A good strategy is to grant group access to gid
0 for the local directory.
For example, to prepare a local directory for storing data through a bind-mount:
mkdir esdatadir chmod g+rwx esdatadir chgrp 0 esdatadir
As a last resort, you can force the container to mutate the ownership of
any bind-mounts used for the data and log dirs through the
TAKE_FILE_OWNERSHIP. When you do this, they will be owned by
1000:0, which provides the required read/write access to the Elasticsearch process.
To check the Docker daemon defaults for ulimits, run:
docker run --rm centos:7 /bin/bash -c 'ulimit -Hn && ulimit -Sn && ulimit -Hu && ulimit -Su'
If needed, adjust them in the Daemon or override them per container.
For example, when using
docker run, set:
Swapping needs to be disabled for performance and node stability. For information about ways to do this, see Disable swapping.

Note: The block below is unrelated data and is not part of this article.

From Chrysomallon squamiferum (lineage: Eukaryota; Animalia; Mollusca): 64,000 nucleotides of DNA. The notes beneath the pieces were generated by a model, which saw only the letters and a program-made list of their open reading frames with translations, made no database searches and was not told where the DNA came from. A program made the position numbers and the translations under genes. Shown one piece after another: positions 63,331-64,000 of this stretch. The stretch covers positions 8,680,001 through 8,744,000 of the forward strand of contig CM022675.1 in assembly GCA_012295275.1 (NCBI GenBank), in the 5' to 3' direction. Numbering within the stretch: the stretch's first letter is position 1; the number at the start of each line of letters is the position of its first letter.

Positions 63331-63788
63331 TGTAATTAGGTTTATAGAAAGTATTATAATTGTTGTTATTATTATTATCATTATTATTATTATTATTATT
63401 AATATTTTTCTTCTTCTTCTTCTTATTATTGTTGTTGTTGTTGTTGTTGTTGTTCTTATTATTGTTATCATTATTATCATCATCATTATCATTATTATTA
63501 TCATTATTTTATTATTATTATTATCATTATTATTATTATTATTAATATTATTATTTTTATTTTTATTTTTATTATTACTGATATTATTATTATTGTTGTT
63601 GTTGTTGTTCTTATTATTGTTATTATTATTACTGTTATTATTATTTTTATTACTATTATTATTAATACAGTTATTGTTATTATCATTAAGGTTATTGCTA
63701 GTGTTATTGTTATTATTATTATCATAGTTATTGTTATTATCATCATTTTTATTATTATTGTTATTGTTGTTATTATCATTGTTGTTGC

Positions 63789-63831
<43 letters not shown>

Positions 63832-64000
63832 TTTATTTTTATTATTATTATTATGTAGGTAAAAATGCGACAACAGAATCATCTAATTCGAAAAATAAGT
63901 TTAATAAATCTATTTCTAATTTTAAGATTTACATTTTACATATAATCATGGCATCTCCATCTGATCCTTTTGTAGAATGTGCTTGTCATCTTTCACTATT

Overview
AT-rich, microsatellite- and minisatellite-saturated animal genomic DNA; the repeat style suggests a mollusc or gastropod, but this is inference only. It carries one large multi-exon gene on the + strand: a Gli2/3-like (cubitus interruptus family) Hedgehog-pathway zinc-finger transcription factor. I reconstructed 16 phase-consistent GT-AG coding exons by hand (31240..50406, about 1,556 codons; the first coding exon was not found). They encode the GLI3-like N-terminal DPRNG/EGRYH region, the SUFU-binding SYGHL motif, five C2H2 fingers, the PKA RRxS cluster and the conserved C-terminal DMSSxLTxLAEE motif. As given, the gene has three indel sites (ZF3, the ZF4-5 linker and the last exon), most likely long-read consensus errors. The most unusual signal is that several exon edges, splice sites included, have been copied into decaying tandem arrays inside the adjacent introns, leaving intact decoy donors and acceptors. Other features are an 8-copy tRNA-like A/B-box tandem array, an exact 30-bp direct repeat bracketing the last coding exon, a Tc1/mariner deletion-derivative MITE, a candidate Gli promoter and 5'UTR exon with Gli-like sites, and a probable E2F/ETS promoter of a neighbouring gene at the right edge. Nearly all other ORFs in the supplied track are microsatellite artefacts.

If you opt for the
bootstrap.memory_lock: true approach,
you also need to define the
memlock: true ulimit in the
or explicitly set for the container as shown in the sample compose file.
docker run, you can specify:
-e "bootstrap.memory_lock=true" --ulimit memlock=-1:-1
The image exposes
TCP ports 9200 and 9300. For production clusters, randomizing the
published ports with
--publish-all is recommended,
unless you are pinning one container per host.
To configure the heap size, you can bind mount a JVM options
/usr/share/elasticsearch/config/jvm.options.d that includes your
desired heap size settings. Note that while the default root
jvm.options file sets a default heap of 1 GB, any value you set in a
bind-mounted JVM options file will override it.
While setting the heap size via bind-mounted JVM options is the recommended
method, you can also configure this by using the
variable to set the heap size. For example, to use 16 GB, specify